20th Century American Art
Ph.D., Massachusetts Institute of Technology, 2008
B.A., University of Chicago, 2002
Lauren Kroiz focuses on modern art in the United States. She is particularly interested in the history and theory of photography and new media, race and ethnic studies, and the relationships between regionalism, nationalism and globalism.
Her first book manuscript, Creative Composites: Race, Modernism, and the Stieglitz Circle, was awarded the 2010 Phillips Book Prize and was published by University of California Press in 2012. Her current project explores the ways regionalist educational projects linked art and citizenship in the United States during the 1930s and 40s.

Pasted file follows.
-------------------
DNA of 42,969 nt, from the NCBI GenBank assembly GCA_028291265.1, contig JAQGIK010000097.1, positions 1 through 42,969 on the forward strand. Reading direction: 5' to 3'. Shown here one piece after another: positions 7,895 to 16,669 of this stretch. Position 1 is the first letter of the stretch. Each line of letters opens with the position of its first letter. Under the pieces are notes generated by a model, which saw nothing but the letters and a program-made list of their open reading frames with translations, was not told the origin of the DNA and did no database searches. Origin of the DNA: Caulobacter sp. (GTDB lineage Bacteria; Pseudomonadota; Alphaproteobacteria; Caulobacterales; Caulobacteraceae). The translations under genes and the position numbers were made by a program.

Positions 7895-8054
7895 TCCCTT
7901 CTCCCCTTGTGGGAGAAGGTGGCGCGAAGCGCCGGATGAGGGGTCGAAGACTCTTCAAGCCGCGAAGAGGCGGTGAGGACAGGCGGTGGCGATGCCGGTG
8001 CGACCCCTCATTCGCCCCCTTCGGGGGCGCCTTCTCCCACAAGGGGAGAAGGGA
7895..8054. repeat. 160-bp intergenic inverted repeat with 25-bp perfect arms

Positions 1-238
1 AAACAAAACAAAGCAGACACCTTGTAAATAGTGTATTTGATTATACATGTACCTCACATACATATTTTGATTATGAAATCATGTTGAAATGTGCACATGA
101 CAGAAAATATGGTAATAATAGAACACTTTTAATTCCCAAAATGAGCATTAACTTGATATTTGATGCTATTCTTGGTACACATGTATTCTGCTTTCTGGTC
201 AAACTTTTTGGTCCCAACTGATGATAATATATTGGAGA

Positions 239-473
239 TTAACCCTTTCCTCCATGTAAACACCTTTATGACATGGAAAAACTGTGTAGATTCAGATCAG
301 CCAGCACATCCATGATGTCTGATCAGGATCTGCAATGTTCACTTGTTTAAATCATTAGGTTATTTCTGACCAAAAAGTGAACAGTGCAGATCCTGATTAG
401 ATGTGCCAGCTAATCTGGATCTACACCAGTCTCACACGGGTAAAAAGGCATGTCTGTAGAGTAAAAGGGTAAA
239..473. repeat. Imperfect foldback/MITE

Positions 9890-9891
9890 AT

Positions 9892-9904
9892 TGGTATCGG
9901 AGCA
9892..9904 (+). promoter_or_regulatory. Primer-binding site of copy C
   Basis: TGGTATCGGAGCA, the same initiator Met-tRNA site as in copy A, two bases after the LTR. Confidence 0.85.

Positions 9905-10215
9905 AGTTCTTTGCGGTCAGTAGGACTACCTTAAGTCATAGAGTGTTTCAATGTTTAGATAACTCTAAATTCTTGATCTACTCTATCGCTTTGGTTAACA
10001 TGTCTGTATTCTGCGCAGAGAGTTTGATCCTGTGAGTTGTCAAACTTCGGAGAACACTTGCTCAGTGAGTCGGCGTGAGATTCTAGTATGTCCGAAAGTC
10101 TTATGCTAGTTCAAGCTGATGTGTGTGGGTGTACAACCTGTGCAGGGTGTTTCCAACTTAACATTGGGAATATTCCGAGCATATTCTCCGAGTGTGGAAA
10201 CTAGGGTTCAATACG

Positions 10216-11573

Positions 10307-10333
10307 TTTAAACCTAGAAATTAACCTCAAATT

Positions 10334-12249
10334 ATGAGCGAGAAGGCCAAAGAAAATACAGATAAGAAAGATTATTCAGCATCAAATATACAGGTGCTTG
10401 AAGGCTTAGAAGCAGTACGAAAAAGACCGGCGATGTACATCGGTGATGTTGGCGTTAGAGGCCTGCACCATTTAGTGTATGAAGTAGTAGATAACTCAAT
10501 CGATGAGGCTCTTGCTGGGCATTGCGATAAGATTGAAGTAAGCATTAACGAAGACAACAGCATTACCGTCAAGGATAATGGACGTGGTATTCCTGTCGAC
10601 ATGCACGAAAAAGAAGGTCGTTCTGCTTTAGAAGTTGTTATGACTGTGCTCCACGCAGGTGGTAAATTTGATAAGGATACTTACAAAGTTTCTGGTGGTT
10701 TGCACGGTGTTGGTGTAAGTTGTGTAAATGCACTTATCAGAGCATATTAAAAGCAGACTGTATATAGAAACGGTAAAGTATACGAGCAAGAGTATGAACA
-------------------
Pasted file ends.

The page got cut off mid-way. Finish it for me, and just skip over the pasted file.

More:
Lauren received her PhD from the Massachusetts Institute of Technology. Before moving to Berkeley in 2013, she was an assistant professor at the University of Wisconsin-Madison, a postdoctoral fellow at the Phillips Collection’s Center for the Study of Modern Art, and a visiting professor at Bowdoin College. She has taught a range of topics in the history of American art, photography, material culture, and modernism, including courses on avant-gardism, race and representation, thing theory, technologies of imaging, meanings of medium, and globalization.